The King And I, etcetera

With past and present apparitions around Amritsar 

By Uddalak Mukherjee
  • Published 14.01.18

I am not a time-traveller. But I believe I met Maharaja Ranjit Singh in a museum named after him in Amritsar. I did not have to go back in time to greet the founder of the Sikh empire. It was he who, evidently, had travelled into the future 175 years after his death. It so happened that while viewing the wax dolls inside the Ranjit Singh Museum - the figurines depict the various epochs of the Maharaja's reign - I met someone who resembled Ranjit Singh in height and build, and, like the Maharaja, seemed to possess one dead eye. (A bout of small pox had apparently led a young Ranjit Singh to lose vision in one of his eyes.) Even if the man I saw were a doppelganger, he was a near-perfect copy. He stood staring intently at a painting depicting his own coronation. The man inside the painting was, expectedly, attired regally. The only regal thing about the teleported king outside the frame was a grand, flowing pugree. Perhaps a pick-pocket had flinched the famed Kohinoor as the emperor was travelling through time, I thought to myself. I crept away from the king before he could ask for a selfie with the coronation painting.

I made my way outside the building, only to be struck by an epiphany by the time I had reached the statue of Ranjit on horseback inside the premises. The mystery of the Maharaja's wistful reverie had been solved. Modern Punjab, after all, has given its king much to think about.

Bhindranwale's ghost still rears its head occasionally, its murmurs immortalised by, of all things, modern technology. While roaming the bustling streets near the Harmandir Sahib, amidst the shops selling kadas, swords, turbans, juttis and devotional music CDs, I was told that I would spot kiosks that have Bhindranwale stickers as well as his taped speeches on sale. The Martyrs' Museum, also within the Golden Temple complex, is an inspiring example of a democracy's attempt to accommodate men who have made serious, and brutally violent, attempts to breach the republic's sovereignty. Sevadars are likely to point out to visitors paintings of not just Bhindranwale but also of Beant and Satwant, Indira Gandhi's assassins.

Institutions such as the Martyrs' Museum do not just commemorate India's spirit of accommodation but are also important registers of the errors committed by an indifferent State. I had returned from the memorial burdened with the crippling weight of a choice - to embrace a faulty, but contrite, State, or reject it, as Bhindranwale had done.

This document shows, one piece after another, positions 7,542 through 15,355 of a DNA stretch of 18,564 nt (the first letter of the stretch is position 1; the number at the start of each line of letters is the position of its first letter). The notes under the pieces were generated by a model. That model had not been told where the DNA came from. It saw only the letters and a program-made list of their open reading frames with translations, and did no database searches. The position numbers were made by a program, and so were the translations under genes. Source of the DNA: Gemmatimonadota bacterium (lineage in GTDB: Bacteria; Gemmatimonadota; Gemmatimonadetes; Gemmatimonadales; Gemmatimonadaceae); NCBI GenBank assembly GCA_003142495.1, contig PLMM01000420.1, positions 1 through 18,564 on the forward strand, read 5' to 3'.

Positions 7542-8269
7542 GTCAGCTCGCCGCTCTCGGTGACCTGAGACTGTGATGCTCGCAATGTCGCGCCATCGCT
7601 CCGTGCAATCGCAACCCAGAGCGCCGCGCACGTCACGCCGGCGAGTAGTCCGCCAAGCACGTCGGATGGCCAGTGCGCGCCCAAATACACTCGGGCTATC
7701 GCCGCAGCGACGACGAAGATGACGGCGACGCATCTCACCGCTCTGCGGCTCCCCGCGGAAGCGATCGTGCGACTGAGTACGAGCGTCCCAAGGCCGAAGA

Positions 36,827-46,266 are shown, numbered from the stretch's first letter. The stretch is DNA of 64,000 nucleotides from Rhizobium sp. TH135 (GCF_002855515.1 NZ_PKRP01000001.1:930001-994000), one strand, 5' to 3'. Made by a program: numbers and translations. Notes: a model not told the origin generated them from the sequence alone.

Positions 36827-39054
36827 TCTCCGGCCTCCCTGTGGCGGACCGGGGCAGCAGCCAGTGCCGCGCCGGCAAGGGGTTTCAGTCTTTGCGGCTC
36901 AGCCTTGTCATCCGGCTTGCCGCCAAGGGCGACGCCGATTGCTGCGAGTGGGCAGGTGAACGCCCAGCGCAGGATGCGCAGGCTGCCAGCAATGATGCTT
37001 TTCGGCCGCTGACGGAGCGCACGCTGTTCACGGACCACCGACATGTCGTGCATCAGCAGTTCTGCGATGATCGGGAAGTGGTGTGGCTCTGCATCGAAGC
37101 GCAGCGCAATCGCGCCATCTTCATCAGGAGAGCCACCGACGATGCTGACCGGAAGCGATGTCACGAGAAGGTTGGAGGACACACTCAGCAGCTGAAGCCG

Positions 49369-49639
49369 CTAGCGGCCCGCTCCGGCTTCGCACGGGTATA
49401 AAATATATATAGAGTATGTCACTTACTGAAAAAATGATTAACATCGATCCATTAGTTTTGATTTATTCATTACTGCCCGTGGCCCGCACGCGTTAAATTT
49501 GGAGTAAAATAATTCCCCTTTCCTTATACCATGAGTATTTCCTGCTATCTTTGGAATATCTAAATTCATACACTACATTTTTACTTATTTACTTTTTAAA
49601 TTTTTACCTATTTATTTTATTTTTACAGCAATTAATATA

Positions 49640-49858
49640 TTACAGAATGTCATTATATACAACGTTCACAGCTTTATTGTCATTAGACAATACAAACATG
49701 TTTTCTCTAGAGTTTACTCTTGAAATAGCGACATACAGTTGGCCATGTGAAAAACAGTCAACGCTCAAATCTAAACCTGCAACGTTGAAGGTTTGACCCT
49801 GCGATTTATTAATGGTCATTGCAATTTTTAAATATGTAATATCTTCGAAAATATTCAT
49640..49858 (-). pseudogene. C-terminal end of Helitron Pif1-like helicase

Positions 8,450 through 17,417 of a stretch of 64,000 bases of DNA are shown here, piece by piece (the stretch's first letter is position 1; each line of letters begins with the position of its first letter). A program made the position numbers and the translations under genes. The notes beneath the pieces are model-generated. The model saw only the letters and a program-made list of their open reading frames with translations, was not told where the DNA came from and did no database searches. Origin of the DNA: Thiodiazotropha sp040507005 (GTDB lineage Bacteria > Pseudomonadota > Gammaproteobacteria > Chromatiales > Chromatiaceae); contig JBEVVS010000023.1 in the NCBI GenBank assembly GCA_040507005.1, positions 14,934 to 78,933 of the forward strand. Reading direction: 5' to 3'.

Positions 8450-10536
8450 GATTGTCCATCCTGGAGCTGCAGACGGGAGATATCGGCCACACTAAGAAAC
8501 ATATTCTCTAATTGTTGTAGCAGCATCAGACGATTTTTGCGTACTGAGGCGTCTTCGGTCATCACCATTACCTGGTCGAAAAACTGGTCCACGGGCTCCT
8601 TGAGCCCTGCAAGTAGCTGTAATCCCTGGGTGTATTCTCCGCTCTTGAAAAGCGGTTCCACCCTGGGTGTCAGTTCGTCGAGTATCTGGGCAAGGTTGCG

What feeds the now much diminished cult of Bhindranwale - Ranjit Singh must have been thinking about this too - are Punjab's deepening faultlines. A visit to the countryside would confirm that the imagery of a land of abundance, immor-talised by Bollywood's extras doing the Bhangra in a wheat field behind the lead gyrating pair, is just a dream perfected and disseminated by India's premiere Dream Factory.

Inside dhabas on the road to Jalandhar, the talk, after the exchange of pleasantries and sweet milky tea, invariably turned towards agrarian distress. On the way back, the headlights illuminated yet another consequence of the diminishing returns from Punjab's once pristine fields: advertisements, in glittering neon, of drug rehabilitation centres in towns. In Amritsar, the chilling message is made clear by daylight: traffic signals are dotted with entreaties to citizens to shun drugs while newspapers faithfully report cocaine hauls.

The Maharaja must have been troubled by another emerging conflict. Punjab has witnessed several marches by marauders, apart from that great bloody march du-ring Independence - Partition. But a newer kind of conflict is being brewed: its shrillness perforates the air near Wagah, the Great Divide that separates India from its Other.

As one makes way amidst towering horses - not unlike the kind the bust of Ranjit Singh is astride on in Amritsar - jostled, elbowed, rushed by a crowd punch-drunk on a mint new drink called nationalism, one hears a whirring, unmelodic symphony that rises and falls from the raised stands near the border gates. It calls out for the head of the neighbour as a mark of deshbhakti.

Had Ranjit Singh, who stood solitary and sullen in the museum, been broken by Wagah?